1. Docket. EPA has established an official public docket for this action under docket identification (ID) number OPP-2003-0008. The official public docket consists of the documents specifically referenced in this action, any public comments received, and other information related to this action. Although a part of the official docket, the public docket does not include Confidential Business Information (CBI) or other information whose disclosure is restricted by statute. The official public docket is the collection of materials that is available for public viewing at the Public Information and Records Integrity Branch (PIRIB), Rm. 119, Crystal Mall #2, 1921 Jefferson Davis Hwy., Arlington, VA. This docket facility is open from 8:30 a.m. to 4 p.m., Monday through Friday, excluding legal holidays. The docket telephone number is (703) 305-5805.
2. Electronic access. You may access this Federal Register document electronically through the EPA Internet under the “Federal Register” listings at http://www.epa.gov/fedrgstr/.
An electronic version of the public docket is available through EPA's electronic public docket and comment system, EPA Dockets. You may use EPA Dockets at http://www.epa.gov/edocket/ to submit or view public comments, access the index listing of the contents of the official public docket, and to access those documents in the public docket that are available electronically. Although not all docket materials may be available electronically, you may still access any of the publicly available docket materials through the docket facility identified in Unit I.B.1. Once in the system, select “search,” then key in the appropriate docket ID number.Start Printed Page 14629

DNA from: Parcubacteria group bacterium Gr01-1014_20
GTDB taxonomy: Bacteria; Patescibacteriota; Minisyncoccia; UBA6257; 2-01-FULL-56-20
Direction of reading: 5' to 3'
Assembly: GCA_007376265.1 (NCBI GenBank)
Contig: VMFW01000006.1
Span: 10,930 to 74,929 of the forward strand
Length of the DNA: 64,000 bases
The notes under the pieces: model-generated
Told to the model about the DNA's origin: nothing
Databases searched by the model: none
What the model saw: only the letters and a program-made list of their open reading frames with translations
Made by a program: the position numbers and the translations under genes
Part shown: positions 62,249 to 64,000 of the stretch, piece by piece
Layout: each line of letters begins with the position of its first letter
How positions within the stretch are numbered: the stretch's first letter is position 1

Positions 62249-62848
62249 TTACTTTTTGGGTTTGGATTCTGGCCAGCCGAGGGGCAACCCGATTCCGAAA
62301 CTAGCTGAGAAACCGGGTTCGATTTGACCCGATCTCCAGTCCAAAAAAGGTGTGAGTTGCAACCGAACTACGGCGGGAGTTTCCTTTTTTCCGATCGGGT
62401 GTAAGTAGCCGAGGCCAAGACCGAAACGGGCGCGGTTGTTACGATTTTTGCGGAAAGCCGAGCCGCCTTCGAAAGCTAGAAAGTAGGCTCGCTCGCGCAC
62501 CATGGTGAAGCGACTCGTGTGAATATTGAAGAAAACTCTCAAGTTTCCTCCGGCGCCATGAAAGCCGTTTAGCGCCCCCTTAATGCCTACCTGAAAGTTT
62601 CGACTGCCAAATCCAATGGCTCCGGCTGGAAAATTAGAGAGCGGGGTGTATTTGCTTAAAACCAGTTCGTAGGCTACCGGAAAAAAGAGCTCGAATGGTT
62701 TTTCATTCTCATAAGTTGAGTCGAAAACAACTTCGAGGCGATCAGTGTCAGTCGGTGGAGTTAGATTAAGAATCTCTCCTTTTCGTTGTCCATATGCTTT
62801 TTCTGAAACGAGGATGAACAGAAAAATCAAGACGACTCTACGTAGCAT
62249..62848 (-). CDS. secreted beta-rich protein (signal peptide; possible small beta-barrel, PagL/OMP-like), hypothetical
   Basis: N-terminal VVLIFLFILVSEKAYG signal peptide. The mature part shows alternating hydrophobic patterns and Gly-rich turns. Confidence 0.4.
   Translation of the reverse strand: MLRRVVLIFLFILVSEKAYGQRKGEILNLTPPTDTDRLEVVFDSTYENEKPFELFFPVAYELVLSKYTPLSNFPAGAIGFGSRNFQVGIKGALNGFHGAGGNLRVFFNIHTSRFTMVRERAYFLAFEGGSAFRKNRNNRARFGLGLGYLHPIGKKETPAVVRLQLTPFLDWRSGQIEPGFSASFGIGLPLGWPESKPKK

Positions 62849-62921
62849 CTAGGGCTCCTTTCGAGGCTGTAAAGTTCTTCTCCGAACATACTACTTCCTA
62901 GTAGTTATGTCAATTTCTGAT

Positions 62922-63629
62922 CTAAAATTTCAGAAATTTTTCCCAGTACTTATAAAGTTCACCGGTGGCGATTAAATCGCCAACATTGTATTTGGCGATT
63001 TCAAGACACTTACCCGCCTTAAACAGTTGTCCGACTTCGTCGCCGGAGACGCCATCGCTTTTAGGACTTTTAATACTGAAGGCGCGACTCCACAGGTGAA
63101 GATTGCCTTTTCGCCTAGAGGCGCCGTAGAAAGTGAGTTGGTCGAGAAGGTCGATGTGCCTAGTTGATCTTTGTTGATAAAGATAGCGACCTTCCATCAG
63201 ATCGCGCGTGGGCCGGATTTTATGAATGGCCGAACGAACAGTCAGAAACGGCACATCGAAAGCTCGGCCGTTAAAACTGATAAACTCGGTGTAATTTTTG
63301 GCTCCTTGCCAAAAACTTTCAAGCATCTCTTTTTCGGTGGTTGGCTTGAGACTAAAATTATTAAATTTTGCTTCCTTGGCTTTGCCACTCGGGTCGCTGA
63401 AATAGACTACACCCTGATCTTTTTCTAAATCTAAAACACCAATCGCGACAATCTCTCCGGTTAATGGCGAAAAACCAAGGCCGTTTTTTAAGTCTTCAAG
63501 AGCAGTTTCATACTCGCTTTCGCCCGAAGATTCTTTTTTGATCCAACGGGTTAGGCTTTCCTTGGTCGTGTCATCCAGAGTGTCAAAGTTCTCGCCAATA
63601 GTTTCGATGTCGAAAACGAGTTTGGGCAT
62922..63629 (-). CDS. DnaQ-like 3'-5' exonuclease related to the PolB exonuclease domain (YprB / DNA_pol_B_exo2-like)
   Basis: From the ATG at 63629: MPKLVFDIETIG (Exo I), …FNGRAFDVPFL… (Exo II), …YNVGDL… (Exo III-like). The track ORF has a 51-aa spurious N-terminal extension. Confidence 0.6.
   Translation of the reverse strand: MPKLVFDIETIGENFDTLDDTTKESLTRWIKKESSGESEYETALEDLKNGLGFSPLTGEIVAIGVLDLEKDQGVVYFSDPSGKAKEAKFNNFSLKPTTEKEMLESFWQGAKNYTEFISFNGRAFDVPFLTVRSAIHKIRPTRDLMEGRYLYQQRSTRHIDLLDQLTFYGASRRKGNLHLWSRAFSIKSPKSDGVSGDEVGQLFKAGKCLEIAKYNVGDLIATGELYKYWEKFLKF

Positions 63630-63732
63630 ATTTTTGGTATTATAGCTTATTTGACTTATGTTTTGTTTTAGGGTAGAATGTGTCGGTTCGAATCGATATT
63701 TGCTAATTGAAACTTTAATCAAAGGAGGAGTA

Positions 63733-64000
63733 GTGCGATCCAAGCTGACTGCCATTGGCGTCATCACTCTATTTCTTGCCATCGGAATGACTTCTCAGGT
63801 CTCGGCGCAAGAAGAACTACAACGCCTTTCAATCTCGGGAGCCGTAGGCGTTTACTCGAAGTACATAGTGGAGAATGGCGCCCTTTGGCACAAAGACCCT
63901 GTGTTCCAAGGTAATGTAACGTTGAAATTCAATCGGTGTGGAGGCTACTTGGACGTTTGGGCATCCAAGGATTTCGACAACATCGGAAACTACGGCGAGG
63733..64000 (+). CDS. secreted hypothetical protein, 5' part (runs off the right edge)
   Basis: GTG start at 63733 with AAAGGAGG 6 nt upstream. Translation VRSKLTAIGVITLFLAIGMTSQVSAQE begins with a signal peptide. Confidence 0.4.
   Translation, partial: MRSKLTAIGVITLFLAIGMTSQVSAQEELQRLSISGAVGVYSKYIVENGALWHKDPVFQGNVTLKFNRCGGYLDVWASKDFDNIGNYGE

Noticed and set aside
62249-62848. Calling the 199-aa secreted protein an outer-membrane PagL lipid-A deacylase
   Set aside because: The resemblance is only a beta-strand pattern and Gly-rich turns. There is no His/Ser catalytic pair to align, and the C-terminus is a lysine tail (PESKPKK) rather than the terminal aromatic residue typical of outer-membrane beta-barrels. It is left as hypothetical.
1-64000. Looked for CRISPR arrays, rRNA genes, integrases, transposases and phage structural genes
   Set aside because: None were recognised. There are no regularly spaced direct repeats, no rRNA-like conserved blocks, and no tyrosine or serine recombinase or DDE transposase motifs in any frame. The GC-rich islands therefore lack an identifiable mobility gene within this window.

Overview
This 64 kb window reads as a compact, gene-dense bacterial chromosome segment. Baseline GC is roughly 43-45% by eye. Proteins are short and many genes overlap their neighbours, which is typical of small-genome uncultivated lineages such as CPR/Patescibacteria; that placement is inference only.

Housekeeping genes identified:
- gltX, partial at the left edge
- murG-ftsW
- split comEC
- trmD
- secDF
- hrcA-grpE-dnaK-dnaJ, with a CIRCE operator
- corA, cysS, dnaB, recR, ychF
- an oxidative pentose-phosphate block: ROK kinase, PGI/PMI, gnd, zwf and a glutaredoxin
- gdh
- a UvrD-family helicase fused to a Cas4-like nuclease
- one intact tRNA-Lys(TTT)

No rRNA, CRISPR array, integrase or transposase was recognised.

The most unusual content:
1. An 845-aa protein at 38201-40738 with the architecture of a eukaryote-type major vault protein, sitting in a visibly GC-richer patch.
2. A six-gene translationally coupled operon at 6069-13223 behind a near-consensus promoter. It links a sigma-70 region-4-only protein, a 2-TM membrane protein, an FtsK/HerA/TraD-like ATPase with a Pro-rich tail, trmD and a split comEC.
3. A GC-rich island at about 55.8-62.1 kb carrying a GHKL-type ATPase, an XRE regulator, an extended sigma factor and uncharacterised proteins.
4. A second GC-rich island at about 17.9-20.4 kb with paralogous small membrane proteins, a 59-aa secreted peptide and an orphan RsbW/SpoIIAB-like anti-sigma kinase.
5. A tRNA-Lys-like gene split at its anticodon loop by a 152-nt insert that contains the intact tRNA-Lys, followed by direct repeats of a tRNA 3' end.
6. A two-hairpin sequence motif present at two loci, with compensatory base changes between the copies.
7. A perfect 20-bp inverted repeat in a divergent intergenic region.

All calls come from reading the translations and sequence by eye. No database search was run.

Certain types of information will not be placed in the EPA Dockets. Information claimed as CBI and other information whose disclosure is restricted by statute, which is not included in the official public docket, will not be available for public viewing in EPA's electronic public docket. EPA's policy is that copyrighted material will not be placed in EPA's electronic public docket but will be available only in printed, paper form in the official public docket. To the extent feasible, publicly available docket materials will be made available in EPA's electronic public docket. When a document is selected from the index list in EPA Dockets, the system will identify whether the document is available for viewing in EPA's electronic public docket. Although not all docket materials may be available electronically, you may still access any of the publicly available docket materials through the docket facility identified in Unit I.B. EPA intends to work towards providing electronic access to all of the publicly available docket materials through EPA's electronic public docket.
For public commenters, it is important to note that EPA's policy is that public comments, whether submitted electronically or in paper, will be made available for public viewing in EPA's electronic public docket as EPA receives them and without change, unless the comment contains copyrighted material, CBI, or other information whose disclosure is restricted by statute. When EPA identifies a comment containing copyrighted material, EPA will provide a reference to that material in the version of the comment that is placed in EPA's electronic public docket. The entire printed comment, including the copyrighted material, will be available in the public docket.
Public comments submitted on computer disks that are mailed or delivered to the docket will be transferred to EPA's electronic public docket. Public comments that are mailed or delivered to the docket will be scanned and placed in EPA's electronic public docket. Where practical, physical objects will be photographed, and the photograph will be placed in EPA's electronic public docket along with a brief description written by the docket staff.
C. How and To Whom Do I Submit Comments?